Jim Harris is the Teaching Curator at the Ashmolean Museum, and an art historian specialising in late-medieval and early-Renaissance sculpture.
At the Ashmolean, he is responsible for exploring the use of the Museum’s collections in the university curriculum, devising and delivering classes and courses across a wide range of disciplines and training faculty and early-career researchers to deploy objects and images in developing their own teaching practice.
He has been an Academic Visitor at Somerville since 2017 and a member of the Somerville Medieval Research Group, building a number of long-standing teaching partnerships with members of the college. He has taught the college’s English undergraduates alongside Dr Annie Sutherland every year since 2012.
Jim trained as an actor at the Royal Academy of Dramatic Art and later, after over a decade in theatre and television, as an art historian at the Courtauld Institute. He wrote his PhD thesis on the polychrome sculpture of Donatello, and held the Courtauld’s Andrew W Mellon Research Forum Postdoctoral Fellowship and the Caroline Villers Research Fellowship in Conservation before coming to Oxford.
“My research has been focused on the materials and techniques of sculpture, and especially in the question of how three-dimensional surfaces are transformed by polychromy, the addition of paint, gold and inlays, and by the subsequent, successive alterations, deliberate or by chance, that they undergo during their lifetimes.
“However, since arriving at the Ashmolean, working with museum collections as tools in university teaching, I have begun to explore the ways that the object-focused classroom offers a democratic, inclusive and equitable alternative to more traditionally hierarchical, text-centred spaces for teaching and learning. It’s a grand claim; but in the face of the basic question, ‘What do you see?’, no member of a group carries more privilege than another: experiencing an object collectively and building a shared understanding of it is a work of knowledge creation in which the contribution of every student is valued. In a culturally and socially diverse student body, therefore, the Museum represents an equally and uniquely diverse resource for enabling otherwise disregarded or less-audible voices to speak and be heard.”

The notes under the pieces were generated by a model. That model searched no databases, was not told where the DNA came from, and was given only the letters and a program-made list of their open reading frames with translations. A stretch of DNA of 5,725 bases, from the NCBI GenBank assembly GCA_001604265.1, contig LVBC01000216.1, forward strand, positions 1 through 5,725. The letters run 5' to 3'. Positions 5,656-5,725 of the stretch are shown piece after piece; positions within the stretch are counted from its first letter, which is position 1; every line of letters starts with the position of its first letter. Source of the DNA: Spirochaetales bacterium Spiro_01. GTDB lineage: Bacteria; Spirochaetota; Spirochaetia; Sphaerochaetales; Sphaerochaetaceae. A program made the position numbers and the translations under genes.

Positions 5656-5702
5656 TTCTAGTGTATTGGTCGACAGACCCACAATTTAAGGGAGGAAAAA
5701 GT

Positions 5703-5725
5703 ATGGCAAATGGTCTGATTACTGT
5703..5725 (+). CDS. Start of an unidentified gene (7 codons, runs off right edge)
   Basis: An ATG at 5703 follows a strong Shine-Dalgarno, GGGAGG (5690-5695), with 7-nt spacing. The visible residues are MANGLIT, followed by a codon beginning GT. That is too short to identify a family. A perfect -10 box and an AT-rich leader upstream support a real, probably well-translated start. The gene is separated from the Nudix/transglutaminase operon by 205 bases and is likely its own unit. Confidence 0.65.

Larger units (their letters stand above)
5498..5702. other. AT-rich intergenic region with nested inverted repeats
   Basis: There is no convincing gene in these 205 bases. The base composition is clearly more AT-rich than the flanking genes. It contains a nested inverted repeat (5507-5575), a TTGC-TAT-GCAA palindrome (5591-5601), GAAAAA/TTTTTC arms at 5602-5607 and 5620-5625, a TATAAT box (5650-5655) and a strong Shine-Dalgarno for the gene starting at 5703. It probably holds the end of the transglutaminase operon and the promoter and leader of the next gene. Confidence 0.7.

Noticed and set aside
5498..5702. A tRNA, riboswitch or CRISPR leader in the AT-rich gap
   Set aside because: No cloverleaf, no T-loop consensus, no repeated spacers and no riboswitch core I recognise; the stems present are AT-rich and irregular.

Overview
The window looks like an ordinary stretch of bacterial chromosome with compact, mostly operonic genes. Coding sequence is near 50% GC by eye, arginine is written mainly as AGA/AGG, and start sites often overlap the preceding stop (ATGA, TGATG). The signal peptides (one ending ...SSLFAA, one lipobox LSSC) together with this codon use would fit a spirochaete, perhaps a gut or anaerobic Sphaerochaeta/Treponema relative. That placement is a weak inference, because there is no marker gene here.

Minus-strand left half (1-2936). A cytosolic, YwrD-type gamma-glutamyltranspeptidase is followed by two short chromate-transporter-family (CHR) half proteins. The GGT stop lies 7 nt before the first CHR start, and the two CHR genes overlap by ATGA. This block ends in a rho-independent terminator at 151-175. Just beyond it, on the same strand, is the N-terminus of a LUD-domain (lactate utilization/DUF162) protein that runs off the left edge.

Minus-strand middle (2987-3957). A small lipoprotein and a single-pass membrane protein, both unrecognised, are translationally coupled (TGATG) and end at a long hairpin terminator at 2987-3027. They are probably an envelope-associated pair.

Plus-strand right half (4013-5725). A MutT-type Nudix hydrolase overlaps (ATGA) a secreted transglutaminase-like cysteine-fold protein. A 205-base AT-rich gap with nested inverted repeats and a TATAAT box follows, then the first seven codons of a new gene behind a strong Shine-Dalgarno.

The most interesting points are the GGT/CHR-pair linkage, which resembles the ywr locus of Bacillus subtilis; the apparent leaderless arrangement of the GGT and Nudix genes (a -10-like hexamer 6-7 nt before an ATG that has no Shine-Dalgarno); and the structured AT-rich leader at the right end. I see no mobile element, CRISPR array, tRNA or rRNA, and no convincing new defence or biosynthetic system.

2022 Why Didn’t Sculptors Draw? in M Cole, A Debenedetti and P Motture (eds.), Creating Sculpture: Renaissance Drawings and Models (V&A Publishing: London), pp.50-61
2021 Building a House for Repentance: the monochrome Passion cycle of San Nicolò del Boschetto in A Suerbaum and A Sutherland (eds.), Medieval Temporalities: the Experience of Time in Medieval Europe (DS Brewer: Cambridge), pp.203-227
2018 A Comparison of Change Blindness and the Visual Perception of Museum Artefacts in Real-World and On-Screen Scenarios, with Jonathan Attwood, Christopher Kennard and Chrystalina Antoniades, in Zoi Kapoula et. al. (eds), Exploring Transdisciplinarity in Art and Sciences, (Springer: Cham), pp.213-233; previously published in Frontiers in Psychology, 2018, 00151
2017 Agile Objects, with Senta German, Journal of Museum Education, vol.42, no.3, pp.248-257
2017 Lorenzo Ghiberti and the Language of Praise, Sculpture Journal, vol.26, no.1, pp.107-118
2016 Exploring Psychiatry through Images and Objects, with Charlotte Allan, Maria Turri, Kate Stein and Felipe da Silva, Medical Humanities, vol.42, pp.205-6
2011 ‘Una insalata di più erbe…’: A Festschrift for Patricia Rubin, with S. Nethersole and P. Rumberg, (London)
2009 immediations Conference Papers 1: Art and Nature – Studies in Medieval Art and Architecture, with L. Cleaver and K. Gerry, (London)